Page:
Skip to main content

Pride and Prejudice* (*Sort Of)


Tron Theatre, Glasgow
Five stars

When the five ladies in grey start cleaning up the set of Blood of the Young theatre company’s take on Jane Austen’s most emancipated of rom-coms, the show’s all-female ensemble are giving a cheeky nod to just how much they’re dusting down one of the most beloved novels of all time. As they  rip into Isobel McArthur’s faithful but audaciously up-to-the-minute reimagining of  Jane Austen’s everyday yarn of love and money, opening with a girl band take on an Elvis Costello song  in a karaoke-friendly rendering by director Paul Brotherston sets the show’s magnificently irreverent tone from the off.

In McArthur’s version, the ongoing merry dance between the five Bennett sisters and their assorted suitors is seen from below stairs, as the servants put on posh frocks and dress coats to play-act an entire story-book world, having a ball as they go. At the heart of this is wilful Elizabeth’s stop-start dalliance with stroppy Mr Darcy, brought to full sparring life by a wonderfully disdainful Meghan Taylor as Elizabeth and McArthur herself as a too-cool-for-school Darcy. With McArthur doubling up as the terminally disappointed Mrs Bennett, he rest of the extended clan are played with gleeful comedic abandon by Christina Gordon, Hannah Jarrett-Scott and Tori Burgess.

Beyond the dressing-up-box quick changes, the story’s serious intent regarding class, privilege and the desperate social whirl of little England underpins every flirtation and rejection. In a brilliantly telling image of useless parenting, Mr Bennett is personified only by a simple armchair with its back to the audience.

As the Bennett sisters start doing it for themselves via a reclaiming of old-school disco classics on Ana Ines Jabares-Pita’s stair-case set that frames the action pin-pointed by Simon Hayes’ playful lighting, the song and dance they make becomes an unfettered joy from start to finish.

The Herald, July 2nd 2018

ends

Comments

Popular posts from this blog

Clybourne Park

Adam Smith Theatre, Kirkcaldy Four Stars
It’s a case of whoops, there goes the neighbourhood twice over in Rapture Theatre’s revival of Bruce Norris’ Pulitzer Prize-winning play, which opens in 1959 in the same Chicago suburb where Lorraine Hansberry’s drama, A Raisin in the Sun, which appeared that year, is set. Here, Robin Kingsland’s Russ and his wife Bev, played by Jackie Morrison, are preparing to move out of their now almost empty des-res following a family tragedy.
Unknown to them, the bargain basement price tag has enabled a black family to move in, with Jack Lord’s uptight Karl a self-appointed spokesperson for the entire ‘hood. Russ and Bev’s black maid Francine (Adelaide Obeng) and her husband Albert (Vinta Morgan), meanwhile, bear witness to a barrage of everyday racism. Fast forward half a century, and a white family are trying to buy the same house, albeit with a heap of proposed changes which the black couple representing the block’s now much more diverse community aren’t…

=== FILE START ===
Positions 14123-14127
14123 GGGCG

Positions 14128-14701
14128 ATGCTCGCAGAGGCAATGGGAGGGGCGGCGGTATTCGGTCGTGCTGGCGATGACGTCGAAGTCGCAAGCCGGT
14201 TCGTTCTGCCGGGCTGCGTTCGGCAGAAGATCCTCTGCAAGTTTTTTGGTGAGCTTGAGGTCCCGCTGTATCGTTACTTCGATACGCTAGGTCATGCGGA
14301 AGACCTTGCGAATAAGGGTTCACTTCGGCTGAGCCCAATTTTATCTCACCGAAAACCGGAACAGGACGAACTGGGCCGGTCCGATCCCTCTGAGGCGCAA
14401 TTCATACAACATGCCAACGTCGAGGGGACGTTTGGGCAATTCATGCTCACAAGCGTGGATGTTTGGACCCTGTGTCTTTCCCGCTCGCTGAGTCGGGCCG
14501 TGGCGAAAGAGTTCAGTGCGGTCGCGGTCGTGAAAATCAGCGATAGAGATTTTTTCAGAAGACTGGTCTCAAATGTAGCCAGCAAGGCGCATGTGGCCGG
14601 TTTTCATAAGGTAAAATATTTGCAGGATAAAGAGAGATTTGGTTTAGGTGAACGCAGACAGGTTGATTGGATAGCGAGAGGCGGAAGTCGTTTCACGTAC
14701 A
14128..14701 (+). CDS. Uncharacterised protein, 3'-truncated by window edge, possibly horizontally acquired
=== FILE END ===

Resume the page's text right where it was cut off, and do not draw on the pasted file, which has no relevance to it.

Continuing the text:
Big Gold Dreams – A Story of Scottish Independent Music 1977-1989

Disc 1
1. THE REZILLOS (My Baby Does) Good Sculptures (12/77)  2. THE EXILE Hooked On You (8/77)
3. DRIVE Jerkin’ (8/77)
4. VALVES Robot Love (9/77)
5. P.V.C. 2 Put You In The Picture (10/77)
6. JOHNNY & THE SELF ABUSERS Dead Vandals (11/77)
7. BEE BEE CEE You Gotta Know Girl (11/77)
8. SUBS Gimme Your Heart (2/78)
9. SKIDS Reasons (No Bad NB 1, 4/78)
10. FINGERPRINTZ Dancing With Myself (1/79) 
11. THE ZIPS Take Me Down (4/79)
12. ANOTHER PRETTY FACE All The Boys Love Carrie (5/79) 
13. VISITORS Electric Heat (5/79)
14. JOLT See Saw (6/79)
15. SIMPLE MINDS Chelsea Girl (6/79)
16. SHAKE Culture Shock (7/79)
17. HEADBOYS The Shape Of Things To Come (7/79)
18. FIRE EXIT Time Wall (8/79)
19. FREEZE Paranoia (9/79)
20. FAKES Sylvia Clarke (9/79)
21. TPI She’s Too Clever For Me (10/79)
22. FUN 4 Singing In The Showers (11/79)
23. FLOWERS Confessions (12/79)
24. TV21 Playing With Fire (4/80)
25. ALEX FERGUSSON Stay With Me Tonight (1980)

1. THE REZILLOS I Can’t Stand My Baby (Sensible FAB 18/77) If it wasn’t for T…

Michael Rother - Sterntaler at 40

"There's so much to do," says an uncharacteristically flustered Michael Rother. The normally unflappably beatific German guitarist, composer and former member of Neu! and Harmonia, who also had a stint in a nascent Kraftwerk, is packing for live dates in Russia and the UK, including this weekend's show at the Queen Margaret Union in Glasgow.
"It has always been my choice to take care of these things myself and not have a manager," he says. "Somehow for me the independent aspect of doing things is really important, but it has its disadvantages."
As well as playing selections from Neu! and Harmonia, the trio he formed with Dieter Moebius and Hans Joachim Roedelius of Cluster, Rother's Glasgow date will see him play a fortieth anniversary rendering of his second solo album, Sterntaler, in full. Rother will be accompanied by guitarist Franz Bargmann and drummer Hans Lampe, the latter of whose musical involvement with Rother dates back to Neu! days, …